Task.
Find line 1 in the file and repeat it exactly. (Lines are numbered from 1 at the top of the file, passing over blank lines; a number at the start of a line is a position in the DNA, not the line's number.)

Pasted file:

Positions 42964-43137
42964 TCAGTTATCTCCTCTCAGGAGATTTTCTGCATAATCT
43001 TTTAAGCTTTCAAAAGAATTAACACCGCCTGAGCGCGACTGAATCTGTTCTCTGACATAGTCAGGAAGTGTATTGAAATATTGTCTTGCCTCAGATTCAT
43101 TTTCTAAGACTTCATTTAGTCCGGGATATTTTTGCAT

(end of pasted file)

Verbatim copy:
Positions 42964-43137